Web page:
R1 to R6 are either the same or dent and are selected from the group comprising oxygen, a halogen, hydrogen, methyl a substituted or unsubstituted C2-20 linear or branched alkyl group, a substituted or unsubstituted C2-20 linear or branched alkenyl group, a substituted or unsubstituted C2-20 linear or branched alkynyl group, a substituted or unsubstituted C6-20 aryl group, a substituted or unsubstituted C3-20 cycloalkyl group;

R7 is selected from oxygen, nitrogen or from groups 15 and 16 of the periodic table of elements;

R8 is selected from the group comprising methylene, a substituted or unsubstituted C2-20 linear or branched alkyl group, a substituted or unsubstituted C2-20 linear or branched alkenyl group, a substituted or unsubstituted C2-20 linear or branched alkynyl group, a substituted or unsubstituted C6-20 aryl group, a substituted or unsubstituted C3-20 cycloalkyl group.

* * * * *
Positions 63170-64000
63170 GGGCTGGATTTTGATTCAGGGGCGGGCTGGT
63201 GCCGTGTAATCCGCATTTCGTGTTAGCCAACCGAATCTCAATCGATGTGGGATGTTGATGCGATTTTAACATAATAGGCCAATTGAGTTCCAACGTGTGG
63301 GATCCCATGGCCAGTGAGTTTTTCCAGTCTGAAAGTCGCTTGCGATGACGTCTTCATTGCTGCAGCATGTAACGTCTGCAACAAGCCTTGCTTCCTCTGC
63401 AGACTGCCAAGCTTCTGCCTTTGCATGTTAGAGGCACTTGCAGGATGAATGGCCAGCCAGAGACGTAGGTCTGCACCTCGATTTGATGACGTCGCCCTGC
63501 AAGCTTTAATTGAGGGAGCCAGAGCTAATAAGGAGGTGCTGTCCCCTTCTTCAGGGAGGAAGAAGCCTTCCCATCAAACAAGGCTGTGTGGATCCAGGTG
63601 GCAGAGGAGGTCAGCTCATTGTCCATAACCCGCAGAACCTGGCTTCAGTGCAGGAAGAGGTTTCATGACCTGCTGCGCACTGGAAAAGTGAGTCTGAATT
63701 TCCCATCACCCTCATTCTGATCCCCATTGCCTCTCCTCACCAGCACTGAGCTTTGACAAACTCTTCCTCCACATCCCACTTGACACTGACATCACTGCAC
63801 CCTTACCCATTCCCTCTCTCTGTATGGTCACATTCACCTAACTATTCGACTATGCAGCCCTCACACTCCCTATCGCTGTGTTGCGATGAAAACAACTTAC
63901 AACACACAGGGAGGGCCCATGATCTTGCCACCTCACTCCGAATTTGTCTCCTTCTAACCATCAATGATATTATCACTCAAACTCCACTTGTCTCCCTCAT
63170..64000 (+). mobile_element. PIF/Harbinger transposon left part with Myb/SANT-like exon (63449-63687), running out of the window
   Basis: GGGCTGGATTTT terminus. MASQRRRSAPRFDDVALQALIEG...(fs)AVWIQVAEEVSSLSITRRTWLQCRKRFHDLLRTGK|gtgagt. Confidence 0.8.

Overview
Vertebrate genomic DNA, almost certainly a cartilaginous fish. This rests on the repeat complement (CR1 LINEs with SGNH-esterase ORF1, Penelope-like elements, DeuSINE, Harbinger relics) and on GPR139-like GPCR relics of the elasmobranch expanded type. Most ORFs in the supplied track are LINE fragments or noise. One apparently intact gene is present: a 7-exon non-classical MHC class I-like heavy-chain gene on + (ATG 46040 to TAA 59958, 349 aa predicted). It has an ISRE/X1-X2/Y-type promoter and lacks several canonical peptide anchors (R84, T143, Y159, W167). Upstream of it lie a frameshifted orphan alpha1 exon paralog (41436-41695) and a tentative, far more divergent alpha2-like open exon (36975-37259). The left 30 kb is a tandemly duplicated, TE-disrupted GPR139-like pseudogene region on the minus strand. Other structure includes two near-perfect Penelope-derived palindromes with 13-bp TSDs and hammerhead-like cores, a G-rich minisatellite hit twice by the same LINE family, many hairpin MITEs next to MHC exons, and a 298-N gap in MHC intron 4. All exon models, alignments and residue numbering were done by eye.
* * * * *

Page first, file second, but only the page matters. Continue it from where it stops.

The copolymer of the formula B may be formed by first providing a first polymer block of the formula A and then carrying out a ring opening polymerization of an unsaturated heterocyclic group having at least one electron rich site therein. For example, the first polymer block A may be formed as mentioned above, by polymerizing a thionylphosphazene from its cyclic form to a noncyclic form and reacting the noncyclic form with a second polymer block. The noncyclic thionylphosphazene may for example be a halogenated linear thionylphosphazene, whose side groups may be substituted with other groups such as with one or more butylamine groups, for example, before or after the reaction with the second polymer block. Furthermore, the chain length of the copolymer can be adjusted, in some cases, by varying the length of time the first polymer block is exposed to the second polymer block.